Good bye Google Play Music. The Google stops the Google Play Music app from application stores gradually, starting from this August to the next December. All the music files in the app will be deleted in December. So, users, it’s better backing up your music.
Google had announced the shut down of this app, but a detailed timeline of the shut down was not intimated. For most regions in the world, the final usage of this app would be at October 2020. Here is the full schedule of deleting Google Ply Music:
- Late August – Users will no longer be able to upload or download music through Music Manager. Pre-orders and purchases will be shut down.
- September – Streaming shuts down for users in New Zealand and South Africa.
- October – Global streaming shutdown. The Google Music app and website will cease to be.
- December – Music collections get deleted.
At the time of the streaming shutdown, the app will have been showing shutdown messages for about five months. If a user has somehow missed all of those, two months with no streaming at all will hopefully be enough to get them to research what happened to Google Music.
How to back up your music
Saving your music collection from deletion is not difficult; just go to YouTube’s this page and click a few buttons to start the YouTube Music transfer process.
The process is actually painless, and your Google Music account will continue to work even after the transfer. If you decide you don’t want to use YouTube Music, you’ll still have access to a ton of download options later, without the looming threat of the Google Music deletion.
Besides all these, getting a copy of your files is not at all an issue. The Google Music manager app – in Play Store and App Store – will help you. With this app, you can upload music or download your entire music collection with a few clicks, but like Google said, it will stop working soon.
The other option is Google Takeout, which will wrap your entire music collection in a zip file and send you a download link. The processing for this can take hours. Whichever option you choose, make sure you do something before December because, after that, there will be no way to recover your music.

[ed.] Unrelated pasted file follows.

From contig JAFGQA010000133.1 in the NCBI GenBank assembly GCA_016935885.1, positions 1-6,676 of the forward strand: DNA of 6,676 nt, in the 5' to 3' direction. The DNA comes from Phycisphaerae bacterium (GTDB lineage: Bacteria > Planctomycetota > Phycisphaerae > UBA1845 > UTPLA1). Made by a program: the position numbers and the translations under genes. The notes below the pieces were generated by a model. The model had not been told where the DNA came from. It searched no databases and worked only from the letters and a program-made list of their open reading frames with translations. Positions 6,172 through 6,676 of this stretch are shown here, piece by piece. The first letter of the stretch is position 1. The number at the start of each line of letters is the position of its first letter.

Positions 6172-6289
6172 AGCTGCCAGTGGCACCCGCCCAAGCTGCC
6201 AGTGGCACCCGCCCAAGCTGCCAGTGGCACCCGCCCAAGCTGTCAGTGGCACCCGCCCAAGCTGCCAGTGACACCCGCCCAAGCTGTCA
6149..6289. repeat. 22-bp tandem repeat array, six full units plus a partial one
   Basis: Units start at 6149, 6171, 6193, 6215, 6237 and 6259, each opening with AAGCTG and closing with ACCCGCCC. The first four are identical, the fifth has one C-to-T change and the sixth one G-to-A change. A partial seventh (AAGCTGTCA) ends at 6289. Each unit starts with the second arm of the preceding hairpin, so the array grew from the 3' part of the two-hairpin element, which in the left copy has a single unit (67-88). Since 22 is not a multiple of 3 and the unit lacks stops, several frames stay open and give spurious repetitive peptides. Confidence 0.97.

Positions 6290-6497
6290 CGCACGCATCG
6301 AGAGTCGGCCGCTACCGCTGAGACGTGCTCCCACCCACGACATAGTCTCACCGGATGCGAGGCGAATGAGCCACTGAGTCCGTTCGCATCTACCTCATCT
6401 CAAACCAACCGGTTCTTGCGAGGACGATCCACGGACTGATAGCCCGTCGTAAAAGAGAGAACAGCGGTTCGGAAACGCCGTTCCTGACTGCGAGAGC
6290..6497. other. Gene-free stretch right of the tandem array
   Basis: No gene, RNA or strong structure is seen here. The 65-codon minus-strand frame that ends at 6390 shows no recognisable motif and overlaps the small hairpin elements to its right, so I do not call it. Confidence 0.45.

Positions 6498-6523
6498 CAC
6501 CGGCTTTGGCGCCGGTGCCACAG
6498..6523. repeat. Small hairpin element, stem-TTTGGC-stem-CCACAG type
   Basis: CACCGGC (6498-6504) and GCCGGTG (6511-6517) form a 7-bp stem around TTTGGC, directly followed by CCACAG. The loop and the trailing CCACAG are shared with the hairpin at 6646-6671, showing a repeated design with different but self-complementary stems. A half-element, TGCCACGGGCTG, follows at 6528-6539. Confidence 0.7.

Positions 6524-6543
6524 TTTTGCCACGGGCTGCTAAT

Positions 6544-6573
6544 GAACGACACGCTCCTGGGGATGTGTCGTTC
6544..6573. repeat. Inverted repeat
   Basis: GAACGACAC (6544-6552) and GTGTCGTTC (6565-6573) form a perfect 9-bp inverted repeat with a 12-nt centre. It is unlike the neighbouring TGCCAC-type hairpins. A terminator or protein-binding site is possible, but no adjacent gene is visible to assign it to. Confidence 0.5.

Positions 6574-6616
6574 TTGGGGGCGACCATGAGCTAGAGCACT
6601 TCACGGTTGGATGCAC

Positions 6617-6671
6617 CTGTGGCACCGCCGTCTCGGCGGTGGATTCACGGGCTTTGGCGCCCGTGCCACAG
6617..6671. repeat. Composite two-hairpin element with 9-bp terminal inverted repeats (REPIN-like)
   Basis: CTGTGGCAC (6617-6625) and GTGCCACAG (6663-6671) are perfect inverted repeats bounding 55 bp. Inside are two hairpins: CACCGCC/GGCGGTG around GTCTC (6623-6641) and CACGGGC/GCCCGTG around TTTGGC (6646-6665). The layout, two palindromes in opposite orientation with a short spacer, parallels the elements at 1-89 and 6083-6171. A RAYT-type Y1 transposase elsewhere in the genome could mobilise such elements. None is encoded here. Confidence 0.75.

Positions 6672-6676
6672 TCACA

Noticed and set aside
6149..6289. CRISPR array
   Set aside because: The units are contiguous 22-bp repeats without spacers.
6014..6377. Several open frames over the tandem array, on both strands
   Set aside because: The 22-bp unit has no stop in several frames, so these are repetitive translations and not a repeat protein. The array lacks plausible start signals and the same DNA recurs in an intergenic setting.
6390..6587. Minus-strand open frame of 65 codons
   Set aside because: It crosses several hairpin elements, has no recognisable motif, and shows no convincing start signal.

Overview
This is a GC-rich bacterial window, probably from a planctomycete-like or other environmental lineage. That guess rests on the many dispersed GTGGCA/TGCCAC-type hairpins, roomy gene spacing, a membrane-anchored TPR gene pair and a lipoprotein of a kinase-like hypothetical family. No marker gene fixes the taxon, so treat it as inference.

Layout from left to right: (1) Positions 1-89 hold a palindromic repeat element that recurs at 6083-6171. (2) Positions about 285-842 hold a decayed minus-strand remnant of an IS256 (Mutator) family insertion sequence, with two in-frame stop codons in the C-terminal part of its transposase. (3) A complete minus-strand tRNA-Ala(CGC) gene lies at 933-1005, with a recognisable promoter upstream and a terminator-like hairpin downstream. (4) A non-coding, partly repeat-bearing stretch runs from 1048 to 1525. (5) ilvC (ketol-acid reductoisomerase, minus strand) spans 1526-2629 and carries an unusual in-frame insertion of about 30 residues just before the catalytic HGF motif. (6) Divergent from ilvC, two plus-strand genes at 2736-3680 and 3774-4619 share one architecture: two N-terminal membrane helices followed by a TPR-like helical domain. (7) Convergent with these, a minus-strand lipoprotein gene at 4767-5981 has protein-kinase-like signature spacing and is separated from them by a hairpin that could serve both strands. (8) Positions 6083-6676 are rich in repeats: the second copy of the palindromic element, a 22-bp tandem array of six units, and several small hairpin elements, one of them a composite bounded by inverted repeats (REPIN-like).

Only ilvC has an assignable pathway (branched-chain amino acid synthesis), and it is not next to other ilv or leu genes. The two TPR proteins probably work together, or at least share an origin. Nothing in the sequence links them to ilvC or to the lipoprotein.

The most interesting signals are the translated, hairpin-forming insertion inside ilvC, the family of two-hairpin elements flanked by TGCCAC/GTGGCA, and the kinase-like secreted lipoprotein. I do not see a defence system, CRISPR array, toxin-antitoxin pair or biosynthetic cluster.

About Google Play Music
Google Play Music has been around since 2011 and let users upload thousands of songs to the Internet, for free, for streaming playback on most other devices. It’s been the primary way to play music on the Google Home smart speakers, and it offered music purchases, monthly streaming radio, and podcasts.
Google Music has been neglected for years, though, and like the company often does, Google decided to make a second, competing music streaming service instead of maintaining the first service. That second service is YouTube Music, which is now Google’s favored music app. The merger between the two was originally announced in 2018, and now Google finally stops Play music app.
YouTube Music places an emphasis on music videos, as you can guess from the name, and the app has a more modern design. YouTube Music awkwardly blends together your entire 15-year YouTube activity history with your music collection. It can toss any “liked” videos and subscriptions that have been algorithmically been flagged as “music” into your collection. Its elaborate coding mixes together your YouTube playlists and Google Music playlists.
This app comes with a monthly subscription fee and even Google Home Speakers wont work without monthly payment.